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PA drug charges attorney discusses new Pittsburgh marijuana laws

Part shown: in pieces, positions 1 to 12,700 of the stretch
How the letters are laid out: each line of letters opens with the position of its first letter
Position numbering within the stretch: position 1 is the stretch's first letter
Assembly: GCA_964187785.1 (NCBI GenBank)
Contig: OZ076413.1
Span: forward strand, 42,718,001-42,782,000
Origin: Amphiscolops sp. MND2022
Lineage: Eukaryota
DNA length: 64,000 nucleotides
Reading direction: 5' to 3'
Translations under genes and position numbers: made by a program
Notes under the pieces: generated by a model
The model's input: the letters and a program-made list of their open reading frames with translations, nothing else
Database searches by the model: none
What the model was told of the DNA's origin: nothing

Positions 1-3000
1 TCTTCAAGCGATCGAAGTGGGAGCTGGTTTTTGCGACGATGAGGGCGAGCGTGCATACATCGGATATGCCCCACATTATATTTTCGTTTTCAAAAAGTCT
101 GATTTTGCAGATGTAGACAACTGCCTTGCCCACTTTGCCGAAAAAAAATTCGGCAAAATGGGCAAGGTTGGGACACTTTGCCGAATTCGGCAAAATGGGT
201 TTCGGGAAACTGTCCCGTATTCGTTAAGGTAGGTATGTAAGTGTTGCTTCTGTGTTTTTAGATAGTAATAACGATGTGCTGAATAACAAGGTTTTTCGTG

Each year in Pittsburgh, there are nearly one thousand people who face criminal charges for possessing small amounts of marijuana. Studies show that approximately 70% of those marijuana-related charges last year were aimed African-Americans. This information comes regardless of the fact that African Americans make up only 26% of the population and whites and blacks use marijuana at a similar rate. Essentially, the study shows that laws are disproportionately aimed at African Americans. As a criminal defense attorney here in Pittsburgh, I can tell you that criminal records, even when they are misdemeanors that get reduced to summary offenses, may have lasting collateral consequences. Those who convicted can their jobs, future job opportunities, professional licenses, and access to state-funded programs. The Pittsburgh City Council has recently approved a marijuana decriminalization bill and the mayor has signed it into law. This represents a small but important step toward taking a rational approach to regulating the possession, sale, and use of marijuana. Current marijuana laws come by way of several historical factors that are scientifically unrelated to the health impacts of the drug. In the early part of the 20th century, prohibition influenced the first marijuana restriction laws. At about the same time, the use of marijuana became associated with the influx of Mexican immigration after the Mexican revolution. This was also the time that the black urban population use of marijuana rose to prominence and was closely associated with jazz culture. It was arguably the influence of fear-motivated and contemporary Prohibitionist rhetoric associated with the drug that led to inaccurate claims about the use of marijuana. The culmination of the rhetoric can still be seen in the anti-pot propaganda video, "Reefer Madness." What you may not know is that efforts to decriminalize marijuana in our country are not far off the new Pittsburgh legislation. In 1939, New York City’s mayor commissioned the New York Academy of Medicine (NYAM) to figure out whether or not harsh marijuana laws were justified. The academy reported that the laws were not justified and recommended denouncing marijuana policies. Here in PA, in 1972, a federal commission chaired by former Republican Governor Shafer, arrived at the same conclusion. After examining the risks and public health effects of using marijuana, it was recommended that marijuana be decriminalized and instead controlled like alcohol and tobacco. In regards to this new law, it’s important to understand that our new ordinance will not fully decriminalize marijuana possession in the city. Until changes at the state and federal levels, cops will still be able to use their discretion to charge possessors of marijuana with a misdemeanor. Pittsburgh’s new law will give police the option to charge people with small amounts of marijuana as a civil violation. This will carry a fine of $25 and no permanent criminal record. Obviously, marijuana possession and sale is still illegal, but people will not be facing a criminal record or jail time for having a small amount for personal use. If the new legislation is correctly applied, it is estimated that Pittsburgh could save around $1 million each year due to decriminalization. Because police will be given discretion about how to enforce the law, it’s important that the D.A., chief of police, and troopers show solidarity with each other about the new laws. Thus far, it is believed that everyone is on board with the new policies. If you have been arrested for possessing marijuana, this new bill could change your future for the better. It is still unclear about how those who have been arrested recently, prior to the bill’s passing, will be treated, so an experienced Pittsburgh drug charges attorney may be necessary to ensure you keep the charge off of your permanent record. Call The Law Offices of Gary Gerson today for a free preliminary consultation at (412) 281-3380 .

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